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How To Fork, Clone, and Push Changes Using Git and GitHub

Published on December 12, 2019
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By Denis Murphy

How To Fork, Clone, and Push Changes Using Git and GitHub

This tutorial is out of date and no longer maintained.


GitHub is an excellent resource for finding useful code. In order to contribute changes back to a project, you’ll need to make a local copy and then upload your changes. In this tutorial, you’ll fork and clone an existing repo, and then make changes to your local copy of the repo and push them back to GitHub.

Fork and Clone

Go to the Skeletonwebsite repository on GitHub and click on Fork.

Screenshot of the fork button on GitHub.

Fork will create a copy of the repository in your GitHub account so that you can make changes to the project.

Go to your own GitHub repository and you will see a repository named skeletonwebsite.

Click into this repository and we will now make a local copy of it on your machine by hitting the clone button.

Screenshot of the clone or download dialog window on GitHub.

Copy the HTTPS URL.

Open your terminal or git bash window.

Move to the location on your computer where you want to create a copy of this project.

Run the following command:

  1. git clone https://github.com/userid/skeletonwebsite.git

Note: Substitute your GitHub username for userid.

You now have a local copy on your computer.

The folder on your computer will have the same name as the remote repository on GitHub, skeletonwebsite

Change to the project directory:

  1. cd skeletonwebsite

Initialize git:

  1. git init

Screenshot of the hidden git folder in the project directory.

After running git init you should see a hidden git folder in your skeletonwebsite directory. If you don’t see it, change the settings on your computer to show hidden files and directories.

To see the current status of your local repository, run:

  1. git status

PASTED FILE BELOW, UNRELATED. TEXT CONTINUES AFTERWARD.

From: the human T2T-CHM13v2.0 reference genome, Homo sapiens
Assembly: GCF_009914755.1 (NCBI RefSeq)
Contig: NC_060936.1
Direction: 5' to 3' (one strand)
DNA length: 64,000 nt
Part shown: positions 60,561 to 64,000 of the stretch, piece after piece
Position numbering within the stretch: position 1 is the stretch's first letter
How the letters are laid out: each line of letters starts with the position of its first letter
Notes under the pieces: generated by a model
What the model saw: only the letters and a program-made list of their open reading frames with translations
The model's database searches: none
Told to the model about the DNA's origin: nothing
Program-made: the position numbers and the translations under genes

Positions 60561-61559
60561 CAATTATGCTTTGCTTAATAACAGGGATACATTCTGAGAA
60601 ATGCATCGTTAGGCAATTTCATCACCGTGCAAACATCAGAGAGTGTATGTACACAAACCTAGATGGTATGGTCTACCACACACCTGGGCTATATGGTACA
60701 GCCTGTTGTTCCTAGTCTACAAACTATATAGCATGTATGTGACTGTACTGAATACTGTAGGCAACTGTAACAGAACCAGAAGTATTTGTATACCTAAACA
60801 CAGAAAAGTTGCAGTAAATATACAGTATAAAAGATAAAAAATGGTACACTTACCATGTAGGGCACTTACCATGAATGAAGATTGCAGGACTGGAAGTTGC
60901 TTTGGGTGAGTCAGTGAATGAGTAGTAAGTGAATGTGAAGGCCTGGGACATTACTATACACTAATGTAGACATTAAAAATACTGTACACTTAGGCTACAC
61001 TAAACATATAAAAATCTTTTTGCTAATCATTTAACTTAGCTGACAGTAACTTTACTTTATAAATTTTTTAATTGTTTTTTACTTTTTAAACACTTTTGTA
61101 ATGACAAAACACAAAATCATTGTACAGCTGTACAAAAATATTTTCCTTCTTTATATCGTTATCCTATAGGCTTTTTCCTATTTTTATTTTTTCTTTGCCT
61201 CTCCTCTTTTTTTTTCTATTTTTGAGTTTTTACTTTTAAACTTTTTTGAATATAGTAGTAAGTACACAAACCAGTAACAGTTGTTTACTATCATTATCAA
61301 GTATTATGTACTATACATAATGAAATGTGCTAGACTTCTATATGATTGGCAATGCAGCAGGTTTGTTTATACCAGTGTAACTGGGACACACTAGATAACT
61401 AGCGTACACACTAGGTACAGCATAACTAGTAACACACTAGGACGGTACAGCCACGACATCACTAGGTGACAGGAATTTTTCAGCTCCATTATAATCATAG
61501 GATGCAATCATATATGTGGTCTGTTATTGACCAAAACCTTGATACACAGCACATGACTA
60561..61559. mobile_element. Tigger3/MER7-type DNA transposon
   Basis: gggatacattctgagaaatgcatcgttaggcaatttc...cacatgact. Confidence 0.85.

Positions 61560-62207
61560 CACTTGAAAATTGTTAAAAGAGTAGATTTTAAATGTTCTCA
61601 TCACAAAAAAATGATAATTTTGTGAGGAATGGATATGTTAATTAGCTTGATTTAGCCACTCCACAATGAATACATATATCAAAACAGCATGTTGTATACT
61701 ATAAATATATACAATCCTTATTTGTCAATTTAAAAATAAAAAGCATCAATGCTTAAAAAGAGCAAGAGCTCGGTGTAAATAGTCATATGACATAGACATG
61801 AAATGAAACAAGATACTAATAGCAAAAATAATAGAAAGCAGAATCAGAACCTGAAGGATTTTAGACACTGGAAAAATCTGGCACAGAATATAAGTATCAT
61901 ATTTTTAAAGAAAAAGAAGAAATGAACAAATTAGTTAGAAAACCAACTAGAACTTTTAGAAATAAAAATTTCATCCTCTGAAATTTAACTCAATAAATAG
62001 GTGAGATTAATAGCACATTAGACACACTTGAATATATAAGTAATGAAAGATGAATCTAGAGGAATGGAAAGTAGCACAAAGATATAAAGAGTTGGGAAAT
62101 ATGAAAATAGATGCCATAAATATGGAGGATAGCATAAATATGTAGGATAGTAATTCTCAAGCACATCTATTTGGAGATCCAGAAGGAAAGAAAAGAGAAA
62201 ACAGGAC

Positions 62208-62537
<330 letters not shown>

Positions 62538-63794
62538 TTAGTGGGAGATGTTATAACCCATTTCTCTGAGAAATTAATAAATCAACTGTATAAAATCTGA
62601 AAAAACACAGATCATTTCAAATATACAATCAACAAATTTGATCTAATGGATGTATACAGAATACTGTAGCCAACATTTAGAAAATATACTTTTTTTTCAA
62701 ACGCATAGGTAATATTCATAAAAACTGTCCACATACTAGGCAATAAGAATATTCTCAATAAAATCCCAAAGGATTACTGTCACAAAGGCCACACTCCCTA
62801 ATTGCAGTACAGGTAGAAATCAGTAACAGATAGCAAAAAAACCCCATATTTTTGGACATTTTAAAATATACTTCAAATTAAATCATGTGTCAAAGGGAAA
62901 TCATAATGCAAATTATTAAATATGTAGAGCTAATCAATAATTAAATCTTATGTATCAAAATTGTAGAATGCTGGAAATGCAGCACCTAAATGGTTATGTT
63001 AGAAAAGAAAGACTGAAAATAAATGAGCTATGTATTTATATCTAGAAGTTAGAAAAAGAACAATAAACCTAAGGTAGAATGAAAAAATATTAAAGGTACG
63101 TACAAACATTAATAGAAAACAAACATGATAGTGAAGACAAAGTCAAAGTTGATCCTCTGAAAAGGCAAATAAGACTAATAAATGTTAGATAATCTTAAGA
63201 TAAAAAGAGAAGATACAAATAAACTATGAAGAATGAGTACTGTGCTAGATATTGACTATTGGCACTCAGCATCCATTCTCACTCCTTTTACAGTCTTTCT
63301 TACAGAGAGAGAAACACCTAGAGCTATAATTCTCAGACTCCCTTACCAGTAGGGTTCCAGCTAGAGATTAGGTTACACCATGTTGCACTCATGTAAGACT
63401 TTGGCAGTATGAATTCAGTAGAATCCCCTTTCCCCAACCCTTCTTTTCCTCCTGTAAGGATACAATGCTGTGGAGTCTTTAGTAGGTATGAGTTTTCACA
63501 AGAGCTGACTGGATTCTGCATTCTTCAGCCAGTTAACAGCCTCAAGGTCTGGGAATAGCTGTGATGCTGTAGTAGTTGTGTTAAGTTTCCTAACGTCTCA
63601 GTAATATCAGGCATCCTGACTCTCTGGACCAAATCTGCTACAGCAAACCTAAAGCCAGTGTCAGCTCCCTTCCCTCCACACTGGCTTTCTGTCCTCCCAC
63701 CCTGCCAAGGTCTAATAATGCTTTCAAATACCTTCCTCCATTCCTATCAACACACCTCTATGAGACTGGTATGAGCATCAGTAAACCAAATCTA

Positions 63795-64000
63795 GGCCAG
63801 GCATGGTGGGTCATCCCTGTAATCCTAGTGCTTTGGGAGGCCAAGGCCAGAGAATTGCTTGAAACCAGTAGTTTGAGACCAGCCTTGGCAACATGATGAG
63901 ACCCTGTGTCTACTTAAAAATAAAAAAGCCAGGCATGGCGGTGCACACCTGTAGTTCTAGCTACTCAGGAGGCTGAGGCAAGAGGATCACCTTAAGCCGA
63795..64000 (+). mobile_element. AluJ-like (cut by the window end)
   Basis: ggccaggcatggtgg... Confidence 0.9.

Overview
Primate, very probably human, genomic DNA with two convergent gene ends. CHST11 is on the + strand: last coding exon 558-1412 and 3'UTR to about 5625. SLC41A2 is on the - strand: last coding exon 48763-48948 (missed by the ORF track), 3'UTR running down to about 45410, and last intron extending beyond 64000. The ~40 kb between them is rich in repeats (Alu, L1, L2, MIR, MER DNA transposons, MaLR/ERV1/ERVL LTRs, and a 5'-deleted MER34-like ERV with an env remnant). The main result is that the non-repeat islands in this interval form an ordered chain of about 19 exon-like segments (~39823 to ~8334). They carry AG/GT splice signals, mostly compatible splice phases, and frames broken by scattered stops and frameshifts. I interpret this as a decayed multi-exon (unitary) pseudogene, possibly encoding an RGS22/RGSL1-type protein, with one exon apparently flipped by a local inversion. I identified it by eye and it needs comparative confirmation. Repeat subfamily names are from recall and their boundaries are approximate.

This will show if you have any commits that are staged or committed.

Open up the index.html file in your code editor.

Add a heading or a paragraph.

Check the current status with changes applied:

  1. git status

You should see that there are changes not staged to be committed with the index.html file in red.

Screenshot of the project status, with the index file indicated as modified and not staged.

We will now add this change by running:

  1. git add index.html

If you want to add multiple files at once then you can run git add .

Run git status:

Screenshot of the project status, with the index file indicated as modified and staged.

Changes have now been staged and are ready to be committed.

Now we can run git commit to commit these changes.

Use the -m flag to add a commit message.

Remember to describe the specific change you made in the git commit message.

  1. git commit -m "added heading to index.html file"

Screenshot of the commit message.

To check that everything is up to date, run:

  1. git status

Screenshot of the project status, with nothing to commit, the working tree is clean.

This message shows everything is up to date.

We can now push our code to our repository on GitHub.

Before we do this, see what remote repository on GitHub our local repository is connected to:

  1. git remote -v

Screenshot of the configuration for the remote repository.

Push Changes

To push our changes to this repository, run:

  1. git push origin master

Screenshot of the changes pushed to GitHub.

Check that your remote repository has been updated on GitHub.

Screenshot of verifying the project being updated on GitHub.


In this tutorial, you have successfully:

  1. Forked a repo.
  2. Cloned it to create a local repo on your computer.
  3. Made a change to the index.html file.
  4. Staged this change.
  5. Committed this change.
  6. Confirmed what remote repo your local repo is connected to.
  7. Successfully pushed your code to your forked repo on GitHub.

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About the authors
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Denis Murphy


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